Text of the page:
Physical oceanography in coral reef environments : wave and mean flow dynamics at small and large scales, and resulting ecological implications

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This dissertation investigates the physical oceanography of coral reef environments, specifically focusing on waves and mean flows at small and large scales. At small scales of order ten to a hundred meters, the role of spur and groove formations and their interaction with surface waves and mean flow is examined. Spur-and-groove formations are found on the fore reefs of many coral reefs worldwide. Although these formations are primarily present in wave-dominated environments, their effect on wave-driven hydrodynamics is not well understood. A two-dimensional, depth-averaged, phase-resolving non-linear Boussinesq model (funwaveC) was used to model hydrodynamics on a simplified spur-and-groove system. The modeling results show that the spur-and-groove formations together with shoaling waves induce a nearshore Lagrangian circulation pattern of counter-rotating circulation cells. We present results from two separate field studies of SAG formations on Palmyra Atoll which show their effect on waves to be small, but reveal a persistent order 1 cm/s depth-averaged Lagrangian offshore flow over the spur and onshore flow over the grooves. This circulation was stronger for larger, directly-incident waves and low alongshore flow conditions, consistent with predictions from modeling. Vertical flow was downward over the spur and upward over the groove, likely driven by alongshore differences in bottom stress and not by vortex forcing. We suggest that the conditions for coral recruitment and growth appear to be more favorable on the spur than the groove due to (1) higher "food" supply from higher mean alongshore velocity, downward vertical velocity, and higher turbulence, and (2) lower sediment accumulation due to higher and more variable bottom shear stress. At large scales of order hundreds of meters to kilometers, the wave and mean flow dynamics of a pacific atoll are investigated. We report field measurements of waves and currents made from Sept-2011 to Jul-2014 on Palmyra Atoll in the Central Pacific that were used in conjunction with a coupled wave and three-dimensional hydrodynamic model (COAWST) to characterize the waves and hydrodynamics operant on the atoll. Bottom friction, modeled with a modified bottom roughness formulation, is the significant source of wave energy dissipation on the atoll, a result that is consistent with available observations of wave damping on Palmyra. Indeed observed and modeled dissipation rates are an order of magnitude larger than what has been observed on other, less geometrically complex reefs. At the scale of the atoll itself, strong regional flows create flow separation and a well-defined wake, similar to the classic fluid mechanics problem of flow past a cylinder. Circulation within the atoll is primarily governed by tides and waves, and secondarily by wind and regional currents. Tidally driven flow is important at all field sites, and the tidal phasing experiences significant delay with travel into the interior lagoons. Wave driven flow is significant at most of the field sites, and is a strong function of the dominant wave direction. Wind driven flow is generally weak, except on the shallow terraces. The near bed squared wave velocity, a proxy for bottom stress, shows strong spatial variability across the atoll and exerts control over geomorphic structure and high coral cover. Based on Lagrangian float tracks, the mean age was the best predictor of geomorphic structure and appears to clearly differentiate the geomorphic structures. While high mean flow appears to differentiate very productive coral regions, low water age and low temperature appear to be the most important variables for distinguishing between biological cover types at this site. The sites with high coral cover can have high diurnal temperature variability, but their average weekly temperature variability is similar to offshore waters. The mechanism for maintaining this low mean temperature is high mean advection, which occurs at timescales of a week, and is primarily governed by wave driven flows. The resulting connectivity within the atoll system shows that the general trends follow the mean flow paths; however, some connectivity exists between all regions of the atoll system.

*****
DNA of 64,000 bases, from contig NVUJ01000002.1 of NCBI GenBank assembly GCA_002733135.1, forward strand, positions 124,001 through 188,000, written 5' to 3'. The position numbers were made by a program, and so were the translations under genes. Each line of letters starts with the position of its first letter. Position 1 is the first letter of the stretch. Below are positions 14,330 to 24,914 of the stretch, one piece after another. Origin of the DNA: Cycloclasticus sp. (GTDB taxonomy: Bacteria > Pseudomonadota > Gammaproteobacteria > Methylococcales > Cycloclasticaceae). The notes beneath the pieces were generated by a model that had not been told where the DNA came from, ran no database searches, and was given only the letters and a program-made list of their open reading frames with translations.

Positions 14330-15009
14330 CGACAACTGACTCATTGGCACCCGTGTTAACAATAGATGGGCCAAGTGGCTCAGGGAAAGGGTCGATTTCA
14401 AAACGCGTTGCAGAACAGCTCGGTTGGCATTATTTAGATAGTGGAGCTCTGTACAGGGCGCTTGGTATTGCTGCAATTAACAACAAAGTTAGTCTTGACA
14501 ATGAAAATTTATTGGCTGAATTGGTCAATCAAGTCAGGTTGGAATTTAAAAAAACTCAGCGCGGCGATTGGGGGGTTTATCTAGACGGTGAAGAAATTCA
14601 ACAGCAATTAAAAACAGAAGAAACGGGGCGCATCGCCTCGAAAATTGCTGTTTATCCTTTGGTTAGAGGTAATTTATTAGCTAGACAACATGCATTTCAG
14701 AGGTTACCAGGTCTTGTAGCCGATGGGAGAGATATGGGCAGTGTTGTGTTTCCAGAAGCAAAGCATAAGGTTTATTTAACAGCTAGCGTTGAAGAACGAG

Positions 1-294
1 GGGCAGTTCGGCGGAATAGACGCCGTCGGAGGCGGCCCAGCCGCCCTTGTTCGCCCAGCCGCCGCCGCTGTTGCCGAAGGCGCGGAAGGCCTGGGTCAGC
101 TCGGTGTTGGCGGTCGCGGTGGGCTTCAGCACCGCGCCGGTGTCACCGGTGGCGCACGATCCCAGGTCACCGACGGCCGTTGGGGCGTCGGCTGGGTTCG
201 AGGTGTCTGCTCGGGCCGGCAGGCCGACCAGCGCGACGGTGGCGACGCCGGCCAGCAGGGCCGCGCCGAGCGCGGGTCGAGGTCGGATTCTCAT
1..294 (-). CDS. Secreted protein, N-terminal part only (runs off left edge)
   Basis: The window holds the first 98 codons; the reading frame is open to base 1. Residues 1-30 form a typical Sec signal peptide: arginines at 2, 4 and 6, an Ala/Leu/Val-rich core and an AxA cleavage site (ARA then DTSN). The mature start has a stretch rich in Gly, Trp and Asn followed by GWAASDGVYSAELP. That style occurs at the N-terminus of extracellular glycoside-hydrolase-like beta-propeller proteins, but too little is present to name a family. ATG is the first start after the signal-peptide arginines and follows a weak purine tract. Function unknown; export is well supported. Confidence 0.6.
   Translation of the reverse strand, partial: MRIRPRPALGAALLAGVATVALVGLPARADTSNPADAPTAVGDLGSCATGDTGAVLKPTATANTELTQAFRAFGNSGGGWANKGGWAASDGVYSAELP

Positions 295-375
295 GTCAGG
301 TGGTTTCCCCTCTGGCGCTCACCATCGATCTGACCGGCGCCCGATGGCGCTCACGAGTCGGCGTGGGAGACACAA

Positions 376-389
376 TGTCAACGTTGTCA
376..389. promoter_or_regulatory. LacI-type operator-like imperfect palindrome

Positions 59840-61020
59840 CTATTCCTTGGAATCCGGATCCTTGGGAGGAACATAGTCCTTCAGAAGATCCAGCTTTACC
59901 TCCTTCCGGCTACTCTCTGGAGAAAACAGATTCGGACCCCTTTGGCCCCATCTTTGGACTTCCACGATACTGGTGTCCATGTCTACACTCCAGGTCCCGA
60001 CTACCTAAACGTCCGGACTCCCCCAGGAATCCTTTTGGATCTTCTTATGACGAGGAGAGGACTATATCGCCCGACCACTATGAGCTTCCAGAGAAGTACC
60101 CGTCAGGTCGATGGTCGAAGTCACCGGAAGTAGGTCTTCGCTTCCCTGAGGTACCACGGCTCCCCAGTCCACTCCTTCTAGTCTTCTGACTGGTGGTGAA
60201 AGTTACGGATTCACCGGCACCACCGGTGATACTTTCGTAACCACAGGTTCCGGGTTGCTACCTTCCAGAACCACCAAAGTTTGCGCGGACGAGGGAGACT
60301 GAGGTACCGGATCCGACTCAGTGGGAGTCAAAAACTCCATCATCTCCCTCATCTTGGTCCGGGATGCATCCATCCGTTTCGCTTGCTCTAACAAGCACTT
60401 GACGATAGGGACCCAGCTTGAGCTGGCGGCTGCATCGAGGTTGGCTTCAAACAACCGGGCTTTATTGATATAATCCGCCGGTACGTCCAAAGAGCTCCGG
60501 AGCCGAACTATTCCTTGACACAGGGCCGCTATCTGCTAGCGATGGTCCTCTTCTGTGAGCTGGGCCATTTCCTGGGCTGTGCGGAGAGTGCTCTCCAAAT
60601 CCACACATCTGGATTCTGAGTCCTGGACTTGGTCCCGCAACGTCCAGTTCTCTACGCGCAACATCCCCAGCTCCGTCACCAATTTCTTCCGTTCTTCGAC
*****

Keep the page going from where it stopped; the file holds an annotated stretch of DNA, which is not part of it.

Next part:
Type of resource text
Form electronic; electronic resource; remote
Extent 1 online resource.
Publication date 2015
Issuance monographic
Language English


Associated with Rogers, Justin Scott
Associated with Stanford University, Department of Civil and Environmental Engineering.
Primary advisor Monismith, Stephen Gene
Thesis advisor Monismith, Stephen Gene
Thesis advisor Dunbar, Robert B, 1954-
Thesis advisor Fringer, Oliver B. (Oliver Bartlett)
Thesis advisor Storlazzi, Curt D. (Curt Daron)
Advisor Dunbar, Robert B, 1954-
Advisor Fringer, Oliver B. (Oliver Bartlett)
Advisor Storlazzi, Curt D. (Curt Daron)


Genre Theses

Bibliographic information

Statement of responsibility Justin Scott Rogers.
Note Submitted to the Department of Civil and Environmental Engineering.
Thesis Thesis (Ph.D.)--Stanford University, 2015.
Location electronic resource

Access conditions

© 2015 by Justin S Rogers
This work is licensed under a Creative Commons Attribution Non Commercial 3.0 Unported license (CC BY-NC).

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